Observing on 19 Feb 06 - asteroids + an attempt on SN 2006X

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Pete
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Observing on 19 Feb 06 - asteroids + an attempt on SN 2006X

Unread post by Pete » Mon Feb 20, 2006 2:37 pm

Pete's observing log of 19 Feb 06

I was hoping to observe with the regular ASSNE crew tonight, but since it looks like the cold temperatures are keeping everybody close to home Dave and I set the 14” out on the tripod around 16:00 hrs. There’s a stretch of very clear weather right through Tuesday night’s scheduled Backyard Astronomy class, so I went with the bigger scope, and plan on leaving it out under cover for the 3 day stretch.

Tonight’s game plan is to observe some asteroids, duck in to warm up, and come out later to try to observe the super nova in M100.

19:00 hrs. The scope ran an auto alignment using Rigel and Dubhe. The temperature’s down to 23°F, but there’s no wind. The sky is 100% clear, the transparency looks very good, and the seeing isn’t all that bad either. I just did a crude alignment – centering the stars by eye in the Nagler 31, but recent experience shows this to be sufficient. My alignment check was on M42. I could see all 6 stars in the Triangulum readily at 115X, and the star grouping was just a hair high of center. Quite workable.

My sister-in-law has been visiting, and as she’s on her way out I gave her a brief sky tour – M42, Saturn & its planets, Andromeda (NG – it was just below the roof ridgeline), M45, M44 and M82.

20:10 hrs. After about 45 minutes of trying to view asteroid 286 Iclea (14.2 magnitude) I give up on it. I can usually go this deep with the 12”, and I went all the way to my 6.4mm Plossl (556X) without seeing Iclea.

For a clear night, the sky isn’t as black as I’d hoped for. Temp’s down to 22°F, and its still calm.

19 Feb 06; 20:22 hrs. 456 Abnoba is shining at 13.7 magnitude tonight. The scope’s go-to is right on and I’m centered on the star group around Abnoba, but it takes about 5 minutes of straining my viewing eye through the 17mm (209X) before I’m viewing Abnoba thru the 14” with averted vision. This 27 mile sized asteroid orbits Sol at 2.9 AU, and it is presently 2.0 AU from Earth. Normally I’d be viewing this bright an object easily at 115X. What’s wrong? There’s no dew.

20:28 hrs. I slew to the Horse Head nebula, but can’t see a thing with the Hbeta equipped Nagler 31. Perhaps there’s a high thin haze that’s catching the light pollution.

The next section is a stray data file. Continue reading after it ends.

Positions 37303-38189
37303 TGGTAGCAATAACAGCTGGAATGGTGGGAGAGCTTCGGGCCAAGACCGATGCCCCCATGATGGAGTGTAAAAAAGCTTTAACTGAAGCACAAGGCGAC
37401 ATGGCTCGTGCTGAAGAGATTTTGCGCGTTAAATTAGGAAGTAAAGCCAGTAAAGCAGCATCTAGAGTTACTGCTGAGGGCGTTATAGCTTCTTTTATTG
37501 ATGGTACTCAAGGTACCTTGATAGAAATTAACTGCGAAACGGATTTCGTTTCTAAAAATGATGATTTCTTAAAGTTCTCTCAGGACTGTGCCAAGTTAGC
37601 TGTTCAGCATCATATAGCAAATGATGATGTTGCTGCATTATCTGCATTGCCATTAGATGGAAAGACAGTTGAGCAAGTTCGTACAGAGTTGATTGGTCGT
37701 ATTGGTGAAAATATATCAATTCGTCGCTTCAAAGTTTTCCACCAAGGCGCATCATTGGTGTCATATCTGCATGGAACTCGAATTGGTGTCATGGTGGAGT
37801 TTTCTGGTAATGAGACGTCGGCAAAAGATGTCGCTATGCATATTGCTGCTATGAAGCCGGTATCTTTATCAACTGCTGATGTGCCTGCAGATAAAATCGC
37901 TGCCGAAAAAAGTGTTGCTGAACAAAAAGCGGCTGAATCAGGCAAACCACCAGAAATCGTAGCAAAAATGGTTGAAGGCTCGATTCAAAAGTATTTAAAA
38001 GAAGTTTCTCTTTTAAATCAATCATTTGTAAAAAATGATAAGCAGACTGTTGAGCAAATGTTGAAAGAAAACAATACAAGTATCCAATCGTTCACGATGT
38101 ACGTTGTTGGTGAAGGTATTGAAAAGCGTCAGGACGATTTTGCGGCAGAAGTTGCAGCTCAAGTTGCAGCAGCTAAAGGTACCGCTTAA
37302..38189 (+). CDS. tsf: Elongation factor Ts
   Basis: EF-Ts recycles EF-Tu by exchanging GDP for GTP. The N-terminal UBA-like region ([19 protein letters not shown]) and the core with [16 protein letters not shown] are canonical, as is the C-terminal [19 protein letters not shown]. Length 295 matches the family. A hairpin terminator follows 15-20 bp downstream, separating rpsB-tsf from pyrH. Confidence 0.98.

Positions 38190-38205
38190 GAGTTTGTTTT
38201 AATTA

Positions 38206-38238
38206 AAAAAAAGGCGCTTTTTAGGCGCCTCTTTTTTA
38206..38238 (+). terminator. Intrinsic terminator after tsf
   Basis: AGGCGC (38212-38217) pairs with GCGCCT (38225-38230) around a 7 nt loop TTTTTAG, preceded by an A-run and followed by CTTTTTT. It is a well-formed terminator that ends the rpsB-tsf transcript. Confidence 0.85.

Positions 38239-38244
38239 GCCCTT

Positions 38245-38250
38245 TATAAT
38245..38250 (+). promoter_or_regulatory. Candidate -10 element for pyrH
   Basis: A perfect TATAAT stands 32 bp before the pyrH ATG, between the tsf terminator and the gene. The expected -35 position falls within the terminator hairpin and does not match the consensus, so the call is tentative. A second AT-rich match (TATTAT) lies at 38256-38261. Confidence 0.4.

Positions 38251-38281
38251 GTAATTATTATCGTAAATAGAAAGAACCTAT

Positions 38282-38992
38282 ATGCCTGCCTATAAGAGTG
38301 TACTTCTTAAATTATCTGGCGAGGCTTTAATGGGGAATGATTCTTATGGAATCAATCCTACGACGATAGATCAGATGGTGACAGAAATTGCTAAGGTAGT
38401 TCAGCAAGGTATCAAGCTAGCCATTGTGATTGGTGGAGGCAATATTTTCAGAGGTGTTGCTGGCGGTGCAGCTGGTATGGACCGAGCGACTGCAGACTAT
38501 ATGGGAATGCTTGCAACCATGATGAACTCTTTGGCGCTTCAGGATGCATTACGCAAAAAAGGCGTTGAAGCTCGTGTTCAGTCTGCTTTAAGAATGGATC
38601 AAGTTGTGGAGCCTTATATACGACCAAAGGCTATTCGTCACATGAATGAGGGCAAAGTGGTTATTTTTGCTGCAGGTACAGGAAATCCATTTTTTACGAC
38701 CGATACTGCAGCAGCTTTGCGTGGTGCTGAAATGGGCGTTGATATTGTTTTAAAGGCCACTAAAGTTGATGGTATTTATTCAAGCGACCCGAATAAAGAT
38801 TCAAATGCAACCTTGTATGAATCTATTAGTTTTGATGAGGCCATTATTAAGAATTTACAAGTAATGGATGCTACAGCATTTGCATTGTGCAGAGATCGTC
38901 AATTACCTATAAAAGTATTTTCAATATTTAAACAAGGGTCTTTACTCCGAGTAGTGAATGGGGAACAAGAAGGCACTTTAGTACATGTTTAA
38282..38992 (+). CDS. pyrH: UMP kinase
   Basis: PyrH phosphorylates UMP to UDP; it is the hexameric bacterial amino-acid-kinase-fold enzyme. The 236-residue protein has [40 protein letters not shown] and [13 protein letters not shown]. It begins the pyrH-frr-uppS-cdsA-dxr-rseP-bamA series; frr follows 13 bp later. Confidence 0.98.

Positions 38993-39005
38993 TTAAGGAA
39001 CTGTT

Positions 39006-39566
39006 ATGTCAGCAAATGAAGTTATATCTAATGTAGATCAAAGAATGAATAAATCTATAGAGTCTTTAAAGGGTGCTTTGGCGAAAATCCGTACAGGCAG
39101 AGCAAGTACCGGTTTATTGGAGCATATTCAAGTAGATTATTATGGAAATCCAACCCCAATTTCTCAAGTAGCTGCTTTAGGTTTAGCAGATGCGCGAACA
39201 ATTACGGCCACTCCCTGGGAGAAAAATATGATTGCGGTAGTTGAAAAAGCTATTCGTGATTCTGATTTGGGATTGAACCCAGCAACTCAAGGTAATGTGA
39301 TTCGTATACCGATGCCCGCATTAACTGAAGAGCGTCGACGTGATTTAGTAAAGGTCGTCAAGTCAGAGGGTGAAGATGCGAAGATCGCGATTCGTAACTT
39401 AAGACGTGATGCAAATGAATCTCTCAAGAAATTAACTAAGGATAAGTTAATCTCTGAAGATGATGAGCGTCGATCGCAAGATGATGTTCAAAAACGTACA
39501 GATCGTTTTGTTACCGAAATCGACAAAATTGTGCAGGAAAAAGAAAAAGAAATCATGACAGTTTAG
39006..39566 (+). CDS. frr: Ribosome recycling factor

19 Feb 06; 20:43 hrs. 790 Pretoria is a 109 mile sized asteroid shining at 13.9 mag this evening. Star-hopping in from an 8th mag star to the W, I have to push the 14” all the way to 395X (9mm Plossl) before I’ve got Pretoria as well as two 14.4 mag stars to either side of it. Pretoria orbits the sun at 3.9 AU, and it now lies a distant 3.1 AU from Earth.

19 Feb 06; 20:47 hrs. 135 Hertha is a bright 12.7 mag tonight. The 14” go-to is right on and I’ve got Hertha immediately at 115X. This 51-mile sized asteroid orbits 2.9 AU from the sun, and is presently 2.0 AU from Earth.

19 Feb 06; 20:54 hrs. 534 Nassovia is 14.0 mag tonight. Star hopping from a 5th mag star to the SE, I’ve got it in the 14” at 209X (Nagler 17mm). Nassovia is 23 miles in size. It orbits Sol at 2.8 AU, and is presently 1.9 AU from Earth.

I’ve also got a dim star a bit N of Nassovia that’s not on my chart at location 08h 42m 39.53s, +21° 37m 060s. The dim star shows on my imported Deep Sky Survey image, but its far too dim to be normally seen. Could we have another Nova here?

19 Feb 06; 21:03 hrs. 642 Clara is a 25-mile size asteroid that’s at 14.2 mag tonight. Star hopping in from the W, I’ve got it in the 14” with the Nagler 17mm (209X). Clara orbits the sun at 2.8 AU, and is presently 1.9 AU from Earth.

19 Feb 06; 21:18 hrs. 700 Auravictrix is shining at 13.6 mag. I’ve got it in the 14” at 209X. This 10½ mile sized minor planet orbits the sun at 2.1 AU, and it is now 1.1 AU from Earth.

19 Feb 06; 21:24 hrs. 596 Scheila is a relatively bright 13.5 magnitude tonight. It’s bracketed by some 9th mag stars, and I’ve got it in the 14” at 115X. This 73-mile sized asteroid orbits the sun at 3.0 AU, and its now 2.1 AU from Earth.

19 Feb 06; 21:38 hrs. 1078 Mentha is an 18-mile sized minor planet shining at 13.8 mag this evening. It’s moved a bit since my 20:00 hour plot was generated, and I must regenerate an up-to-the-minute plot to confirm viewing Mentha thru the 14’ at 296X (Nagler 12mm). Mentha orbits Sol at 2.0 AU, and is presently 0.99 AU from Earth.